Originally published in
Arise
,
February 2010
Fashion powerhouse Casely-Hayford is redefining the role of the black man in the 21st century– and it’s doing it in fine style
Fashion powerhouse Casely-Hayford is redefining the role of the black man in the 21st century– and it’s doing it in fine style
Our brand is not just about fashion. We try to give a permanence via the idea of innovation through tradition
Photography: Katinka Herbert & Tyrone Lebon

Joe and Charlie Casely-Hayford are the father-and-son design duo behind fledgling luxury menswear brand Casely- Hayford. Now in its third season, Casely-Hayford has hit its stride with its spring/summer 2010 collection, which looks to Africa, via east London, for inspiration. It’s to the latter I head to meet the two men at work.

Welcoming me into their bright, white studio, Joe and Charlie Casely-Hayford are a striking sight. Joe has a distinguished air about him that borders on regal. Tall, lean and demurely dressed head-to-toe in grey, he instantly commands respect. His son’s hair is more wild and his clothes more dapper (red socks peek out above his Dr Marten boots, which, in turn, are exposed by deliberately rolled up trousers). But despite his youth, the 24-year-old exhibits the same quiet confidence that his father possesses in abundance. A chip off the old block.

In fact, the family’s pedigree precedes them both. Joe’s Ghanaian grandfather Joseph Ephraim Casely-Hayford MBE was a prominent author, lawyer and pan-African thinker, who studied at Cambridge and dedicated himself to the emancipation of West Africa. His family has had strong ties to England ever since. Joe was born in Kent in 1956 and trained as a tailor before attending Central Saint Martins College of Art & Design, where he met his wife Maria, who today is labouring on the studio computer.

He then launched himself onto London’s fashion scene in the early 1980s. “As a young black guy at that time, I was really aware of social uniforms. I didn’t feel I belonged so that made me interested in the cult of the individual. I wanted to create my own identity, and that’s what drew me into fashion,” says Joe of his early years. “It was a completely different time back then, you could create a label and start out cutting on the kitchen table. I guess I was quite naïve, I was full of energy and was even selling clothes to various stores on King’s Road as a student. I don’t think that businesses could blossom like that today. People are far more limited by commerce.”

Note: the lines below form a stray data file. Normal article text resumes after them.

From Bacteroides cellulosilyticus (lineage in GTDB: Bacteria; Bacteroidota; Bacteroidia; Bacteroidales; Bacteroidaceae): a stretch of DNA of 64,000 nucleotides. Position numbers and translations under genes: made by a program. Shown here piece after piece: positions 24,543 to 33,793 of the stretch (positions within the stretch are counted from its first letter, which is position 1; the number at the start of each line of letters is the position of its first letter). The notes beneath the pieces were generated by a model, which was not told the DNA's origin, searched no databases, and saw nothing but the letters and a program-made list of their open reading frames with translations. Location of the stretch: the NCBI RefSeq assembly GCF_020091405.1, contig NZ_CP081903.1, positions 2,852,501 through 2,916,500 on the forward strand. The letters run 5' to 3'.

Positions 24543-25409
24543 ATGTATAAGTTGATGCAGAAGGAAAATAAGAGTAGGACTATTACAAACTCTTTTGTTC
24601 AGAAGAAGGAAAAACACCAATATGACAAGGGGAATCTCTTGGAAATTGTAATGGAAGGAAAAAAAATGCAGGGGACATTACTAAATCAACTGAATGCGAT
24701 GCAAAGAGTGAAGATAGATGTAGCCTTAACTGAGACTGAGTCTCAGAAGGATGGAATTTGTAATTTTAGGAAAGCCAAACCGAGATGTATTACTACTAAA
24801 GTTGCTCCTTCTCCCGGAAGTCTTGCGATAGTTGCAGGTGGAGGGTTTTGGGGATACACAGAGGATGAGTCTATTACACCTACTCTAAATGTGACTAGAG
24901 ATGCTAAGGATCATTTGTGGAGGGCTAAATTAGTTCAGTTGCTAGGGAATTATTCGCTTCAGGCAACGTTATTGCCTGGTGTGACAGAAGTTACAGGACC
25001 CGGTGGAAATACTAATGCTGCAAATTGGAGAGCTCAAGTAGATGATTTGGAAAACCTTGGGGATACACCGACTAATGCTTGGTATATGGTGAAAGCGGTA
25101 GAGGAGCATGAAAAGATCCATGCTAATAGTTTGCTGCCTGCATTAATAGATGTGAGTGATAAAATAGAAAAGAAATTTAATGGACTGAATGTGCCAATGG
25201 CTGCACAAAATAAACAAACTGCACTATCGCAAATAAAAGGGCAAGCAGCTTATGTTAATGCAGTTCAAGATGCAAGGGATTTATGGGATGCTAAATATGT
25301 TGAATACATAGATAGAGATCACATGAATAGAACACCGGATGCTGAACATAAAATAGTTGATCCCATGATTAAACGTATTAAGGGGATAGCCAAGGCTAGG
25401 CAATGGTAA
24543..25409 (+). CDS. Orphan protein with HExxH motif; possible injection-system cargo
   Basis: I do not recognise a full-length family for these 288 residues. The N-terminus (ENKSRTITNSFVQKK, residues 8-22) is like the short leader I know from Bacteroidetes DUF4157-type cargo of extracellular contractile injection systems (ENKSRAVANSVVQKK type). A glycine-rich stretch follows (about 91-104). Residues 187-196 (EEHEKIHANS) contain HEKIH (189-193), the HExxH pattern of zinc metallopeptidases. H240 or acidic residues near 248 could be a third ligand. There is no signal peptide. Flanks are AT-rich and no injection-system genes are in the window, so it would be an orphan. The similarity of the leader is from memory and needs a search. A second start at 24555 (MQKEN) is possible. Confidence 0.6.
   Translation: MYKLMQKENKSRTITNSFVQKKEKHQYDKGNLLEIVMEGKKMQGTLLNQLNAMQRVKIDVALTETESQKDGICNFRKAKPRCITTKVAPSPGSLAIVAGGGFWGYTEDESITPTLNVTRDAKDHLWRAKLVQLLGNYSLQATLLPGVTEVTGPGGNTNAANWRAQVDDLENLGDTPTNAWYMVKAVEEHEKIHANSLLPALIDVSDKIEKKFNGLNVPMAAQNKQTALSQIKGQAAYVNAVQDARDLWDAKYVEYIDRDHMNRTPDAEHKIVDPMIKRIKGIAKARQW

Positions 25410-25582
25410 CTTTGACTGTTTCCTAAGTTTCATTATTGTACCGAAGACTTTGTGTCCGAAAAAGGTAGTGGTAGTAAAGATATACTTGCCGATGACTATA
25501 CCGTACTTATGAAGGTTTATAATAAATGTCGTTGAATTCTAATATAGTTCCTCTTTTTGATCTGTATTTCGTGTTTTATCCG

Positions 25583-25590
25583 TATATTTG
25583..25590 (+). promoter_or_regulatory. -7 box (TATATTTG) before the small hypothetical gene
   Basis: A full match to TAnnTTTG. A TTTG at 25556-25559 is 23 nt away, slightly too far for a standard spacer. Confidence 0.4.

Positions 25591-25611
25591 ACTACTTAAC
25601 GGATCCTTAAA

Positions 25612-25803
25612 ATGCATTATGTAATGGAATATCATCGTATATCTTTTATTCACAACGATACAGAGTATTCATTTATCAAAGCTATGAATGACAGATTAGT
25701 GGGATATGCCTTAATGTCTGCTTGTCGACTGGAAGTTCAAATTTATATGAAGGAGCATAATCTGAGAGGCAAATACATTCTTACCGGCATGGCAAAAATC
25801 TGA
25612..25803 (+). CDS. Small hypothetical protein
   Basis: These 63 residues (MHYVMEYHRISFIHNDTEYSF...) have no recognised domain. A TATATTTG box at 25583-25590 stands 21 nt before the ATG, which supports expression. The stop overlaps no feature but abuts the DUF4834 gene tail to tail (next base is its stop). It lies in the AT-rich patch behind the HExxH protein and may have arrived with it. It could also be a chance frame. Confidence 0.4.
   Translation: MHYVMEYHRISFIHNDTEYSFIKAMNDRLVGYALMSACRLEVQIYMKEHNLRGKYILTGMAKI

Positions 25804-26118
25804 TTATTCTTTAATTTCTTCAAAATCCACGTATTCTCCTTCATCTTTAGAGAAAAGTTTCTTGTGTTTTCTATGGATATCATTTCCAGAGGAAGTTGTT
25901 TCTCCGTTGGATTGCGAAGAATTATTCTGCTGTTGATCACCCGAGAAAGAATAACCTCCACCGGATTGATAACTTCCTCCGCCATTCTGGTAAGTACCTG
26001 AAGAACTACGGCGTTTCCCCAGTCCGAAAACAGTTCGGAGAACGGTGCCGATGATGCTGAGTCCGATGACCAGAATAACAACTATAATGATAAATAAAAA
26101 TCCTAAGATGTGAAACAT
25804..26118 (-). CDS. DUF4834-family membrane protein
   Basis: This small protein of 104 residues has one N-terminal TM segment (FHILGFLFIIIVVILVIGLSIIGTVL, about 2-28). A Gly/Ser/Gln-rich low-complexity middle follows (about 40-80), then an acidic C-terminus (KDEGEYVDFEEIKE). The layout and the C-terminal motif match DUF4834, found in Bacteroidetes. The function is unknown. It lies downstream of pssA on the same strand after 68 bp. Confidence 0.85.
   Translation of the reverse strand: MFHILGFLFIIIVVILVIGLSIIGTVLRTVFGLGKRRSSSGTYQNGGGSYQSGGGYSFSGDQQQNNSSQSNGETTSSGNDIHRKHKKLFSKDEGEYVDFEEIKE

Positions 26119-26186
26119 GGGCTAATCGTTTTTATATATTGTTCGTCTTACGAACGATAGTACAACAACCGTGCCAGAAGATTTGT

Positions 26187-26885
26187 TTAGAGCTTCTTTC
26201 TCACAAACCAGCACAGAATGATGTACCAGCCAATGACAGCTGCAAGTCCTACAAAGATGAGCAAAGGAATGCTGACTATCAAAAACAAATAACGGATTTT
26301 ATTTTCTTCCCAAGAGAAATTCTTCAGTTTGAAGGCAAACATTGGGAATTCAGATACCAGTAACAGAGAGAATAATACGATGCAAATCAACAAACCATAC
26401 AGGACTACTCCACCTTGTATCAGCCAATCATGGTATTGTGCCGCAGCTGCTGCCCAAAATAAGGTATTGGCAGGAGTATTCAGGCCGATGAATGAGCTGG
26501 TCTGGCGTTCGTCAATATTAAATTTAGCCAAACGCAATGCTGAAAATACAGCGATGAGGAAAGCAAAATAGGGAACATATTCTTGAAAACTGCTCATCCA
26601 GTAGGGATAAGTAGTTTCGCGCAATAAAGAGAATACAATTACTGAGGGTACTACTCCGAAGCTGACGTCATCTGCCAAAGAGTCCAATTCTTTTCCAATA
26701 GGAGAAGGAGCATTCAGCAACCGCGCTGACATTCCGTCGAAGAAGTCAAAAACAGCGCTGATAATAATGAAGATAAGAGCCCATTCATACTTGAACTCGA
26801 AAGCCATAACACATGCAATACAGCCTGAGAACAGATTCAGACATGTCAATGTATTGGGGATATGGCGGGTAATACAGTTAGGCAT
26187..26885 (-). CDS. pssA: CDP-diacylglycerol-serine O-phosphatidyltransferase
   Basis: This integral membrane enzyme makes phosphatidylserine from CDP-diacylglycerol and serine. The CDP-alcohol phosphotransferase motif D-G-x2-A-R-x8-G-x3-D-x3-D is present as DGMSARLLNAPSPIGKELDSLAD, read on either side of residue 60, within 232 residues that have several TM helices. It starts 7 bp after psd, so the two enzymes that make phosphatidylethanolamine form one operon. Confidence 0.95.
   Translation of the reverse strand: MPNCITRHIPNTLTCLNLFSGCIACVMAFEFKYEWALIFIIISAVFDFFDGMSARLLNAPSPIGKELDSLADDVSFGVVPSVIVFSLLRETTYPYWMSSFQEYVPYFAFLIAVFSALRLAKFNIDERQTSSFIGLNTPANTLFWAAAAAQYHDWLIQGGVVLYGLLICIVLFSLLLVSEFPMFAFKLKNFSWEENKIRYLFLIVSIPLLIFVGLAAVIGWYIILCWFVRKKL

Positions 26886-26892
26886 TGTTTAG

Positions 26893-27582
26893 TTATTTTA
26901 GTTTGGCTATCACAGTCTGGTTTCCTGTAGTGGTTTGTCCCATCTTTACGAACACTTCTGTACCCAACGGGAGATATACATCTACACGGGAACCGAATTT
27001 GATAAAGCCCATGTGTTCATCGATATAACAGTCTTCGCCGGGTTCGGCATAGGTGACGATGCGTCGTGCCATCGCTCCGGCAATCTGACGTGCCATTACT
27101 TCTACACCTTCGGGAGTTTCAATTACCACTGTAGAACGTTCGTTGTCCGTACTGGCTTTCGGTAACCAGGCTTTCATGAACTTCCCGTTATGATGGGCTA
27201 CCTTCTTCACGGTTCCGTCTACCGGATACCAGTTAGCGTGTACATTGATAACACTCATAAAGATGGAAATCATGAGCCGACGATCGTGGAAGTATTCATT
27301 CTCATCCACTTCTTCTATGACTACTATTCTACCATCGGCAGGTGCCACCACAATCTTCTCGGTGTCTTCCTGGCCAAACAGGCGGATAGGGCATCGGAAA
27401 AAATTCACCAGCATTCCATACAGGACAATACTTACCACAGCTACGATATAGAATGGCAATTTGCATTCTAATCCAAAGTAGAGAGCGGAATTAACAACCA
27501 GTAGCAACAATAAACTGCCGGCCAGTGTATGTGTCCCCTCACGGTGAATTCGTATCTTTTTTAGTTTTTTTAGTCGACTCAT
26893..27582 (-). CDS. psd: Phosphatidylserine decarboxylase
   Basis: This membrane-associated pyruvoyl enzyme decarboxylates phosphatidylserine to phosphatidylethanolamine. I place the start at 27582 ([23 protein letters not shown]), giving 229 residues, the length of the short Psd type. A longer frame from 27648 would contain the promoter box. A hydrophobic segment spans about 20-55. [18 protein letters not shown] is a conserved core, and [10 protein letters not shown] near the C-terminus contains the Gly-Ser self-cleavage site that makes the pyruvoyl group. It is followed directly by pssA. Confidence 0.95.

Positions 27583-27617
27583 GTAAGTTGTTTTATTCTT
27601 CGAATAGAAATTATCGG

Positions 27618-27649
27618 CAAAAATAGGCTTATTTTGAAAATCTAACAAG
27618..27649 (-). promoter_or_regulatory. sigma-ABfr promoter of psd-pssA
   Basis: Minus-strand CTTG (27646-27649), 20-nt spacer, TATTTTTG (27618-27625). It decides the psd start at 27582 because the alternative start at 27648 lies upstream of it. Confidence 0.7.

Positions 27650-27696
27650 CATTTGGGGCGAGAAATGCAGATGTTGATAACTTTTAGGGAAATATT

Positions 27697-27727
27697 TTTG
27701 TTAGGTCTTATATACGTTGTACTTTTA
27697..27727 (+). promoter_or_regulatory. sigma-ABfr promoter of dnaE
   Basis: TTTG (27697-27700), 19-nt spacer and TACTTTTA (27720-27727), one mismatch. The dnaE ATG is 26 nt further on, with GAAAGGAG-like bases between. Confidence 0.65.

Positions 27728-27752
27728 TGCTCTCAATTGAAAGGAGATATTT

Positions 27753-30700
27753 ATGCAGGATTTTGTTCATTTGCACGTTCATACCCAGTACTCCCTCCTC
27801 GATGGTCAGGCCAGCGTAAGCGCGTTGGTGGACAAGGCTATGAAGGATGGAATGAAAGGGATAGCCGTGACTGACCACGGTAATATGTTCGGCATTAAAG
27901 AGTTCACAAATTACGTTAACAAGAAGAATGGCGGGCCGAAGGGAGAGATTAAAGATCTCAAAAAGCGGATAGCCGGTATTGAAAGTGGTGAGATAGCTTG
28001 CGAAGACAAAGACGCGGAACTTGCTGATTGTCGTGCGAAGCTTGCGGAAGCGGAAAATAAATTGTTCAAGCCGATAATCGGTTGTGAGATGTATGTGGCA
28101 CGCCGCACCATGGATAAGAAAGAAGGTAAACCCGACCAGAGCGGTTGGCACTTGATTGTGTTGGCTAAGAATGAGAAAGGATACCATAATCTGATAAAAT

One of his first designs, which helped the Joe Casely-Hayford brand take off, was a shirt in two halves that buttoned up at the front and back. “We’re thinking of bringing it back for next season,” Charlie chips in. Joe was soon approached by bands (including The Clash, Lou Reed and U2 ) to make stage clothes. Throughout the 1990s he showed his collections in Paris, London and Tokyo and had over 100 stockists worldwide. “I can’t imagine how I did it all now,” Joe sighs. “I was designing womenswear and menswear simultaneously, as well as costumes for film and ballet productions. It was quite intense.”

Charlie, who shares the same birthday as his father (May 24), grew up among this glorious chaos. “The studio was like my home, I spent most of my childhood there with my sister, playing around and annoying our parents,” Charlie recalls. “I remember going to his first London Fashion Week show when I was a kid and sitting next to Princess Diana. All these flashing lights were going off and I didn’t really know what was going on.”

Although Charlie’s fashion trajectory seemed inevitable, he chose to study art (he followed an art foundation at Central Saint Martins with a degree in the history of art from The Courtauld Institute of Art). Joe actively tried to dissuade him from following in his footsteps. “He just wasn’t having any of it. He explained to me how difficult the industry was. But while I was at St Martins I became aware of the social connotations of clothes, just like my father did, which is when I really started to become interested in what he was doing.”

At the same time, Joe had become creative director of Gieves & Hawkes. During his tenure (2005-2008) he reinvigorated the brand and took it to Men’s Fashion Week in Paris – a first for any Savile Row tailor. “I had always been considered an anti-establishment designer so it was a beautiful challenge for me to contemporise such a bastion of English tailoring,” says Joe. During his time at Gieves & Hawkes, he received an OBE (Officer of the Order of the British Empire), and when he left he was ready to team up with his son.

Together they launched Casely-Hayford for spring/summer 2009 with a collection influenced in equal measure by English sartorialism and British anarchy. “Our intent was to create desirable clothing that tells a story,” says Joe of their debut, which could glibly be described as Edward VIII-meetssports casual. “Our brand is not just about fashion. We try to give a permanence via the idea of innovation through tradition. We like modernism and classicism side by side.”